A new report from a local food bank paints a sobering picture of hunger in Nevada, particularly among the state’s most vulnerable: children and seniors.
The 38-page report, titled "Hunger’s Impact on Our Community: Envisioning a Food-Secure Southern Nevada," also offers recommendations for addressing the problem, chiefly getting more people enrolled in the "under-utilized" federal Supplemental Nutrition Assistance Program, SNAP, more commonly known as food stamps.
"Hunger is a solvable problem," said Julie Murray, president and CEO of Three Square food bank, a nonprofit organization that supplies food to 270 agencies that feed the needy. The food bank consulted dozens of local and national experts on hunger for the report, released Tuesday.
The ranks of the hungry in Nevada have swelled as economic conditions have worsened. Almost one in five Nevada children does not have access to enough food at home and must rely on federal aid or community food programs to meet his or her needs, according to the report. About 100,000 people in Clark County experience "very low food security," or have had to reduce their food intake or skip meals, based on data from the U.S. Department of Agriculture.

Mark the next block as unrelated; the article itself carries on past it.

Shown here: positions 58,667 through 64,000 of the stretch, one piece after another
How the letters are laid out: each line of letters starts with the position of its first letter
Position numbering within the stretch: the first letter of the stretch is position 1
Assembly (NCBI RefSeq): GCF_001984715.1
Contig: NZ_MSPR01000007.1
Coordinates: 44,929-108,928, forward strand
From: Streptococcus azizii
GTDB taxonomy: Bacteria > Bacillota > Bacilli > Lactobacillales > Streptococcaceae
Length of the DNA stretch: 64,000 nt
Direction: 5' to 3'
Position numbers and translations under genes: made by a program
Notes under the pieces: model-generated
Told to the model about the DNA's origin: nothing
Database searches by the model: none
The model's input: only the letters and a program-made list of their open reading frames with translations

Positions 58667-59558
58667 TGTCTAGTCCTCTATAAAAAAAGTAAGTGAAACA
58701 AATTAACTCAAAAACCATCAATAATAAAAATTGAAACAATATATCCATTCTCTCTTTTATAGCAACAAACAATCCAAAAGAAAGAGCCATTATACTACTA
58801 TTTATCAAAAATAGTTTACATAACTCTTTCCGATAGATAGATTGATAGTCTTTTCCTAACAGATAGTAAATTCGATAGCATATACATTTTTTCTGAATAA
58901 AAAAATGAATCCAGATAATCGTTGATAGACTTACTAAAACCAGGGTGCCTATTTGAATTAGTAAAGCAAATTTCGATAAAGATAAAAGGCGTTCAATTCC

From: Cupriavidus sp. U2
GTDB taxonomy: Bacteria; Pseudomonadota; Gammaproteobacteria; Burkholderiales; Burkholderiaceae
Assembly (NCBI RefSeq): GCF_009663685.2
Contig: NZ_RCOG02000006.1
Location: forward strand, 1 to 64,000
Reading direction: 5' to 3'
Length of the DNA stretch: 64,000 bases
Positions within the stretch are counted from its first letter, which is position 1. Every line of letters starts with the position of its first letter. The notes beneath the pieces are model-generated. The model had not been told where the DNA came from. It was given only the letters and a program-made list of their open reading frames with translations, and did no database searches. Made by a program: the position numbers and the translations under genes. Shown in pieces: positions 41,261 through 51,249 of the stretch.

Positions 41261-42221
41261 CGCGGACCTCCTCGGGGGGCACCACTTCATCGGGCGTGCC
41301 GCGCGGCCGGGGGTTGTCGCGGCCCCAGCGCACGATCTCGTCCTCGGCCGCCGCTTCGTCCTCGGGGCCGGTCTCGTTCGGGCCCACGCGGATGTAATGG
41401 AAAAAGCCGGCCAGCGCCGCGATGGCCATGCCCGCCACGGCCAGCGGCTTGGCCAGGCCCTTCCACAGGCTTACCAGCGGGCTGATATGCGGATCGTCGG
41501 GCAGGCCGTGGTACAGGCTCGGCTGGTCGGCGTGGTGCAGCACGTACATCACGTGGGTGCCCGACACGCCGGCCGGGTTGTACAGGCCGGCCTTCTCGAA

The report reveals that hunger among seniors has been woefully understudied in Nevada, and that some programs that could help seniors are underused.
Many eligible seniors don’t take advantage of SNAP funds, for example.
Meanwhile, programs such as Meals on Wheels, which delivers low-cost or free nutritional food to seniors who are unable to prepare their own meals, have lengthy waiting lists.
Catholic Charities of Southern Nevada established the local Meals on Wheels 35 years ago. It delivers 1,300 meals a day to local seniors older than 60. Eight hundred seniors are on a waiting list for the program, said Sharon Mann, Catholic Charities’ spokeswoman.
"There’s not enough money to support the program" for that many people, Mann said. "Look at our valley, how many seniors — how many people — are struggling."
Three Square plans to launch its own food program for seniors this year to fill some of the gap, Murray said.
While the report’s numbers are disheartening, it provides "a road map" for fighting hunger, she said.
Three Square has launched a "food stamp outreach program," Murray said. A team of staffers has begun visiting emergency food pantries and schools to help qualified people sign up for SNAP. Nevada has traditionally had low participation rates in SNAP, according to the report.
"We can drive more federal dollars to the state if we jump in and help qualify people to get food stamps," Murray said.
The report’s other recommendations include increasing coordination among local social service providers, improving outreach and referrals at emergency food provider sites, and further identifying ways to meet seniors’ needs.
"It’s important for people to understand that hunger is happening to people in our community, in our backyard," said Louise Helton, state director of Communities in Schools of Nevada, an organization that works to keep kids in school, in part by fighting childhood hunger.
"You don’t have to do anything ridiculously heroic to help them," she said. "Just volunteer, donate. We have it within our reach to do a lot."
Contact reporter Lynnette Curtis at firstname.lastname@example.org or 702-383-0285.Three Square report on hunger in Nevada